The most famous user of a Kodak Duo-620
Article courtesy of Peter Naylor from from Perth, Western Australia.
Here in Australia, Amelia is known in the same sort of light as other early fliers like Amy Johnson, but in the USA "Lady Lindy" was one hell of a celebrity. I won't bother going into her previous flights. We'll just concentrate on her two attempts in 1937 to circumnavigate the globe via the Equator in a twin-engined Lockheed Elektra and of course, on her Duo-620. Strangely, in spite of her many other endorsements of items such as clothing, suitcases and even cigarettes (although she was a non-smoker), there don't appear to be any adverts of her from Eastman Kodak in regard to the Duo-620.
Her first flight attempt started on 17th March 1937 from Oakland, California, heading for Hawaii. She landed successfully, but after refuelling the plane hit problems on taking off on 20th March, with a heavy fuel load for the long flight to the tiny spot in the mid-Pacific of Howland Island. The US Navy had just completed an emergency landing strip there for her. The Elektra never got off the runway at Honolulu, suffering a collapse of one wheel and damage to a wing. Fuel poured out but luckily there was no fire or injury. The US Army Air Corps got the damaged plane back to the Lockheed factory in Burbank California where it was repaired over the following 8 weeks.
This is how the specifics regarding Amelia's Duo-620 became apparent. In typical efficient military fashion, a complete inventory of everything onboard, including the components of the plane itself, had been made by the USAAC. Their inventory shows that her camera had a lens s/no of 865715, which identifies it as an early 1936 f3.5 Schneider Xenar or the rebadged Kodak Anastigmat version thereof, since both used standard Schneider chronological numbering. On the balance of probability, it's more likely to have been the US-market KA model. Unfortunately none of the photos of her holding it are from front on, which would enable us to identify the lens more precisely. So we can only surmise here on likelihoods rather than facts. We do know that it can't have been an f4.5 version, because they don't have any lens serial number displayed. Moreover, the f4.5 version doesn't seem to have been sold in the USA, only Britain.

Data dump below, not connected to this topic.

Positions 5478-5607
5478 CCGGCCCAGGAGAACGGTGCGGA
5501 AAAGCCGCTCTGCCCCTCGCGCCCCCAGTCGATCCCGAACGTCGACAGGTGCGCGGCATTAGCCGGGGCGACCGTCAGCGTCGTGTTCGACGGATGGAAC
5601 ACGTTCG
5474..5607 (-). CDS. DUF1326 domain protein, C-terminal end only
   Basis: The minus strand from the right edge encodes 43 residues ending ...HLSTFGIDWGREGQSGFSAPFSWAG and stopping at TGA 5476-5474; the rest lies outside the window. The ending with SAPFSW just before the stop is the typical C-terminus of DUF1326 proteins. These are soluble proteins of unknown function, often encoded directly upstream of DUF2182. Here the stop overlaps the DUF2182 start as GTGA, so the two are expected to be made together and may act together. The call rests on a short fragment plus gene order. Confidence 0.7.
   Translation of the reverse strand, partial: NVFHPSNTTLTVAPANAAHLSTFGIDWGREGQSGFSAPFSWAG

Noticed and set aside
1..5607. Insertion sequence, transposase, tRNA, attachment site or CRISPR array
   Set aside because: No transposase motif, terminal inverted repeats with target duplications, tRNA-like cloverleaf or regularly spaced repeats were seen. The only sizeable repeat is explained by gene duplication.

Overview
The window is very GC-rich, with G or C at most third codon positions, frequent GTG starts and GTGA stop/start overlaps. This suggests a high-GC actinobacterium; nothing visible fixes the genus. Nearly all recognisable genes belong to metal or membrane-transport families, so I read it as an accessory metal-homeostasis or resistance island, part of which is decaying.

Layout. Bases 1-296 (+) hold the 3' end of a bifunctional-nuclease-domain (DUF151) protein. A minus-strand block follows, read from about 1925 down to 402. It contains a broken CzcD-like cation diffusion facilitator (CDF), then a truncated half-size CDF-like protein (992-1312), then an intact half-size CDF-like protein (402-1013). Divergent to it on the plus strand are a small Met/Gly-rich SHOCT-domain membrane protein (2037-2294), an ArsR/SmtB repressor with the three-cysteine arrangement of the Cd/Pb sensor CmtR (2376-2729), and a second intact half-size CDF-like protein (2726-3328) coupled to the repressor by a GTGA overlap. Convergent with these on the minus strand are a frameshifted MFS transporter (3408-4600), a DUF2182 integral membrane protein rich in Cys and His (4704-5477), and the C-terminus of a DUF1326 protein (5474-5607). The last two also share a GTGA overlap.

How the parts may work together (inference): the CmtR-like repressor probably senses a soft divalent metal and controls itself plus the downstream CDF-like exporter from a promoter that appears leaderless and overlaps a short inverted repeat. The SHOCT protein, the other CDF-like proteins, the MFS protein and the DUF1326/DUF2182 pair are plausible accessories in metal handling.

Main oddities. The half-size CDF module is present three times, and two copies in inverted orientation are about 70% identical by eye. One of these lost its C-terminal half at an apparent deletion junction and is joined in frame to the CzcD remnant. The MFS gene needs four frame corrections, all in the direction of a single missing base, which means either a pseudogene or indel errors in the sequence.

By 20th May the plane was repaired and ready for another round-the-world record attempt. However she'd now decided to go the East - West route because of changed weather patterns. So off she headed, stopping at various US airfields before landing on 2nd June at Caripito in Venezuela. Of all the many pics available of the flight, the one in this article of her at Caripito (with enlarged section alongside) is the best and clearest one of her holding the Duo-620. Strangely the Purdue University Archive who hold the rights to many of these pictures, only have it described as: "Amelia Earhart At Caripito On 2nd June 1937, Carrying Something". Yet on the back of the pic is Amelia's handwriting reading "Me Giving The Photographers At Caripito A Dose Of Their Own Medicine". Clearly investigation and reasonable conclusions are not a prerequisite in the strange world of Archivists..
I emailed the Head Archivist at Purdue Uni, attaching the two pics below plus several of a similar art-deco Series 1 camera taken from different angles. I got a very nice response to the effect that while it did indeed look like a Duo-620 that Amelia was carrying, it wasn't positive enough evidence. Subsequently when the USAAC inventory factor materialised, I emailed Purdue Uni again, attaching the relevant page detailing the camera. I got another nice answer, this time conceding that it did indeed appear likely that it was a Duo-620 Amelia had been carrying at Carapito. Therefore it would have most likely to have been used by her for the rest of the flight. However, they still haven't changed their archival description of that photo .. Anyway, here they are - so make up your own minds up, folks!
After refuelling they took off from Caripito on 3rd of June, making several more stops including Darwin, before finally reaching Lae in New Guinea on 1st of July. After refuelling they took off the following day on the longest single stretch of the flight, for the tiny speck of Howland Island hidden amongst all that expanse of ocean. It was 2556 miles from Lae to Howland Island and unfavourable winds meant they were running short on fuel by the time they were in radio contact with the US Navy guys waiting on the Island. However, they never reached their destination. No trace of Amelia, Fred, the Lockheed Electra (or the Duo-620) has ever been found since.
Daft Theories about what actually happened include abduction by aliens in UFOs, capture by the Japanese and crashlanding on an uninhabited island they mistook for Howland in the fading light. The obvious truth is just that they ran out of fuel and ditched into the Pacific relatively close to the Island. The ocean shelves very deeply and there is every likelihood that the plane wreckage lies at around 15,000 feet still undiscovered after almost 70 years, with the bodies of Amelia and Fred still onboard - along with a Kodak Duo-620
If you've got access to the Internet, I can recommend an evening spent at the Purdue University Archive website (see below). Take along a box of Kleenex for your journey, because it's a sad story.